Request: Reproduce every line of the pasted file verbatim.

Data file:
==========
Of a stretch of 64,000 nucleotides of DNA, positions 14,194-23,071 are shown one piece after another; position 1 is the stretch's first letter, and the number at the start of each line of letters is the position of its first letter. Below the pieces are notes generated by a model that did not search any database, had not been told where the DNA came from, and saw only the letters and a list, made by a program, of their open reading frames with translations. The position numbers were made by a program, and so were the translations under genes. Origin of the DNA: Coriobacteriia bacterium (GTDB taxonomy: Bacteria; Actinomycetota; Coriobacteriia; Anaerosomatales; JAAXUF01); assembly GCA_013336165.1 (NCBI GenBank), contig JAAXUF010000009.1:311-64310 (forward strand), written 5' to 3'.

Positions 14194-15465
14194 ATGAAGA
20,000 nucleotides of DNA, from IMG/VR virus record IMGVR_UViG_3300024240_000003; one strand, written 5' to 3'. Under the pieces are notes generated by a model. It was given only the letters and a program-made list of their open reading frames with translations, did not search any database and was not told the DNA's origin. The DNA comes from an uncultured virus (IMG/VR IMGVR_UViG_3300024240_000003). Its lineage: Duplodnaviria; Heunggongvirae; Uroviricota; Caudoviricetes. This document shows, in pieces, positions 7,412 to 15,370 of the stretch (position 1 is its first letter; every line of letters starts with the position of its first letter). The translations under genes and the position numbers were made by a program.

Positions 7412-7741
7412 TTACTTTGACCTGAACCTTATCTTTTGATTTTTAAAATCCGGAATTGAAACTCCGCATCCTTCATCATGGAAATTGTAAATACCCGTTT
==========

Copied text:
Of a stretch of 64,000 nucleotides of DNA, positions 14,194-23,071 are shown one piece after another; position 1 is the stretch's first letter, and the number at the start of each line of letters is the position of its first letter. Below the pieces are notes generated by a model that did not search any database, had not been told where the DNA came from, and saw only the letters and a list, made by a program, of their open reading frames with translations. The position numbers were made by a program, and so were the translations under genes. Origin of the DNA: Coriobacteriia bacterium (GTDB taxonomy: Bacteria; Actinomycetota; Coriobacteriia; Anaerosomatales; JAAXUF01); assembly GCA_013336165.1 (NCBI GenBank), contig JAAXUF010000009.1:311-64310 (forward strand), written 5' to 3'.

Positions 14194-15465
14194 ATGAAGA
20,000 nucleotides of DNA, from IMG/VR virus record IMGVR_UViG_3300024240_000003; one strand, written 5' to 3'. Under the pieces are notes generated by a model. It was given only the letters and a program-made list of their open reading frames with translations, did not search any database and was not told the DNA's origin. The DNA comes from an uncultured virus (IMG/VR IMGVR_UViG_3300024240_000003). Its lineage: Duplodnaviria; Heunggongvirae; Uroviricota; Caudoviricetes. This document shows, in pieces, positions 7,412 to 15,370 of the stretch (position 1 is its first letter; every line of letters starts with the position of its first letter). The translations under genes and the position numbers were made by a program.

Positions 7412-7741
7412 TTACTTTGACCTGAACCTTATCTTTTGATTTTTAAAATCCGGAATTGAAACTCCGCATCCTTCATCATGGAAATTGTAAATACCCGTTT